I am currently in the 5th hour of a 9 hour layover, so I have decided to take this opportunity to write about the last destination of our Balkans road trip: Sarajevo. Sarajevo is the capital city of Bosnia and Herzegovina. The city is just as culturally rich as the rest of the country which makes the destination nothing less than remarkable. Like Mostar, the city was also heavily affected by the Bosnian War, and war-torn buildings are still found all throughout town. (During the war, Sarajevo underwent a siege which lasted nearly 4 years. This is the longest siege of a city in our modern era.) We spent a total of two days and two nights in the city, and we all agree that if it weren’t for the weekly flight we needed to catch back to Sweden, we would have gladly stayed in the city for a longer period of time.
Since there were still many things left to explore after our two days in the city (and some of our adventures were rather spontaneous), this post will give you a bit of an eclectic list – not quite comprehensive – of things to see and do in Sarajevo.
Learning About the Bosnian War
During our first morning in Sarajevo, we went to Galerija 11/7/95, which is located in the centre of town. This gallery is made up of exhibits created in memory of the individuals who were massacred during the Srebrenica Genocide of 1995. The Gallery includes interactive displays that give a clear overview of the Bosnian war, photographs taken during and after the war, powerful documentaries, and a lot of other primary source material. One could easily spend an entire morning in the gallery’s two rooms reading, looking at, and watching the different material. By developing my knowledge of the war at this gallery, I also developed a greater understanding of what I was seeing on the streets of Sarajevo and why. It made my experience of the city more meaningful. I was lost for words by the horror individuals experienced during the war and the bravery they showed. It motivated me to continue learning about the war. I would recommend visiting the gallery to everyone, and it’s good to note that these exhibits are permanent.*
Exploring the City’s Cultural Diversity
After visiting the gallery, we met a friend of a friend of a friend living in Sarajevo. He offered to spend the afternoon showing us around the city (would you believe me if I told you his name was Zlatan?). So, we spent the rest of the day trying local food, browsing through markets, and visiting other historical sights. After all, Sarajevo already had an impressive history before 1992, and the city’s multiculturalism gives visitors many sights, sounds, smells, and tastes to experience.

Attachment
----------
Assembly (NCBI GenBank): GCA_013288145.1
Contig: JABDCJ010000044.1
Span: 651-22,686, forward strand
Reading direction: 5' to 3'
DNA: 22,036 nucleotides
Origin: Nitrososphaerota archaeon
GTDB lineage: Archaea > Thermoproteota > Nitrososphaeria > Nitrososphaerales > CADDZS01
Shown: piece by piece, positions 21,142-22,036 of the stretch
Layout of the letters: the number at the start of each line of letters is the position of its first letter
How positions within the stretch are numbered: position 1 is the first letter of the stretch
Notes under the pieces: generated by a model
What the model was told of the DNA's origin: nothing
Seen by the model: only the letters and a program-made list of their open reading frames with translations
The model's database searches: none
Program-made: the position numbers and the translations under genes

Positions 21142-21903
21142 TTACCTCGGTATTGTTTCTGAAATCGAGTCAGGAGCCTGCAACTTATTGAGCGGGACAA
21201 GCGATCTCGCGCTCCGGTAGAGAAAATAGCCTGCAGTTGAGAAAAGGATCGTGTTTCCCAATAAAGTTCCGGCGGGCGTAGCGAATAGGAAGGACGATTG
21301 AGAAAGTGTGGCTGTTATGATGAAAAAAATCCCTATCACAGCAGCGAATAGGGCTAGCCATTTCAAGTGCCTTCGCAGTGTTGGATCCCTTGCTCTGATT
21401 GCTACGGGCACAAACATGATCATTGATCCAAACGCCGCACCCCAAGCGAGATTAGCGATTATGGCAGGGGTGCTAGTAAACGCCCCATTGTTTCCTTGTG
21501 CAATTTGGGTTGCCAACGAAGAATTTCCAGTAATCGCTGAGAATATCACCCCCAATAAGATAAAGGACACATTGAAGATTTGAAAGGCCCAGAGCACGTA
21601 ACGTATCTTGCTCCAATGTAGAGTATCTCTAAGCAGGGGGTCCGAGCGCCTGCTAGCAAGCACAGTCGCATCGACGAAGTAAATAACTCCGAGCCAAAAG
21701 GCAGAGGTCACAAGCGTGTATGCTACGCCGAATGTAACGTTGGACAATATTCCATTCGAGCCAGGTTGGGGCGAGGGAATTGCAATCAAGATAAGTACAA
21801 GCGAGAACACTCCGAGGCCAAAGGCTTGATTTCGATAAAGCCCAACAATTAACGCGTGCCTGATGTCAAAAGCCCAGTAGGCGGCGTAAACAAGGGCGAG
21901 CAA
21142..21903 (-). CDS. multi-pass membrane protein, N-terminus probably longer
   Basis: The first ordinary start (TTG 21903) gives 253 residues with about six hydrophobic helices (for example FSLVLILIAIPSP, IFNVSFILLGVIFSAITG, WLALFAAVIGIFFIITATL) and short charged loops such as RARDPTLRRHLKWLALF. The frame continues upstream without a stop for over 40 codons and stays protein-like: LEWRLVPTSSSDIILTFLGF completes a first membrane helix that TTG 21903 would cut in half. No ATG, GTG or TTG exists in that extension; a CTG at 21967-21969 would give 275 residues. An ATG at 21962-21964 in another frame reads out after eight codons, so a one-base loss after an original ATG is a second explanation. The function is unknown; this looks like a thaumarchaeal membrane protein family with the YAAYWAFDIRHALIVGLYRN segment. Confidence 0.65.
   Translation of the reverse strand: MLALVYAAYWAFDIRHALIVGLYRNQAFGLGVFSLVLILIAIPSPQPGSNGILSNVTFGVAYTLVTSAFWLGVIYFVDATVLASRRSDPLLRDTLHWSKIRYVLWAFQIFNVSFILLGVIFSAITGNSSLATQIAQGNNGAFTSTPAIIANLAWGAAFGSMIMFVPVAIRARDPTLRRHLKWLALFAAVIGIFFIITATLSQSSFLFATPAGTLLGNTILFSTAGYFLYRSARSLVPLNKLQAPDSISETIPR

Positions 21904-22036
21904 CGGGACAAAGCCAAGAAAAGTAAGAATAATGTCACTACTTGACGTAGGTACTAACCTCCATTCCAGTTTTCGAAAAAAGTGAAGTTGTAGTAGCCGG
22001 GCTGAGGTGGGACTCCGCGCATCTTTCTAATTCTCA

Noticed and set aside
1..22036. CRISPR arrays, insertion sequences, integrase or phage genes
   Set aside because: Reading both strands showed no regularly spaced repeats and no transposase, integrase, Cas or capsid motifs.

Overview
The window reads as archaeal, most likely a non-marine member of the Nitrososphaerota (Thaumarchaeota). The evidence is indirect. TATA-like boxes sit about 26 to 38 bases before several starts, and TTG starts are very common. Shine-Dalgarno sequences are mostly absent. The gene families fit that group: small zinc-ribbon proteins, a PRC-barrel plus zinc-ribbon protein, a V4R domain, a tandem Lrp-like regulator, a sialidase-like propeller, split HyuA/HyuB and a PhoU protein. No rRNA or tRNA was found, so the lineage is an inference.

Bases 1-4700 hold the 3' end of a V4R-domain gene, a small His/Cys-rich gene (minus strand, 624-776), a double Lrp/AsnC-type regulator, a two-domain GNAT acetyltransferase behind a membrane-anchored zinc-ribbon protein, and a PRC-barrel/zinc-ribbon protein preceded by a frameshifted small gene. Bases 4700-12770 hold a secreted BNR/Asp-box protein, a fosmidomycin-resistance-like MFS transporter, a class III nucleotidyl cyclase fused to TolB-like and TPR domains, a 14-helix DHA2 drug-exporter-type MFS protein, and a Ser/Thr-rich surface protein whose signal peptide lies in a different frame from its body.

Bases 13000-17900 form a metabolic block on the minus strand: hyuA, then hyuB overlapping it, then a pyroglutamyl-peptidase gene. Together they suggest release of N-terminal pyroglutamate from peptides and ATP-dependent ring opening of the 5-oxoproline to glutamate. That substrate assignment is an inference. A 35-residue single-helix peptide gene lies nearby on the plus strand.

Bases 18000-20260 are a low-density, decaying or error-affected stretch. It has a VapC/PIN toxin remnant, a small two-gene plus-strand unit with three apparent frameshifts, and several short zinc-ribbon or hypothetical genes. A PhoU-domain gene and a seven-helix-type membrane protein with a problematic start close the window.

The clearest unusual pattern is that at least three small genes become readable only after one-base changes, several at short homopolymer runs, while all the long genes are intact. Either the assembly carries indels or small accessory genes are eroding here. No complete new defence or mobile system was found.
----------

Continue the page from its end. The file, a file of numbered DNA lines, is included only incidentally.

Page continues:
Streets in downtown Sarajevo.
Please note that I was too hungry at the time to take a photo, so the pictures above have been borrowed from Electric Blue Food (I’ve got a fantastic blogger and photographer for a friend). The first dish is a traditional burek which is a fried pastry filled with meat. Alternatively, you can eat a potato-filled one (I did). We ate the second dish, cevapcici, for dinner. They are pieces of fried, ground meat eaten with warm, soft pita and fried onion. Delicious. Even our vegetarian friend made an exception that day. Overall, we found eating out in Sarajevo to be incredibly affordable. In the centre of town, you can easily have dinner for 4 for around 10-15 euros…total.
Market Goods and Cultural Diversity
Since Bosnia and Herzegovina was once part of the Ottoman Empire, Turkish lanterns, silver teapots, and other Turkish souvenirs can be found and purchased all throughout town. I managed to come home with one of these beautiful lamps.
The cultural diversity of the city, which can be seen through the variety of architecture, food, music, and market goods on nearly every street, is incredible. Take a look at the photos of the streets in downtown Sarajevo found earlier in the post. These streets – featuring very different architecture – are within 1 km of one another. Mosques and other buildings created during the Ottoman rule can be found on the same street as more typical “central European-style” buildings which were built when Sarajevo was part of the Austro-Hungarian Empire.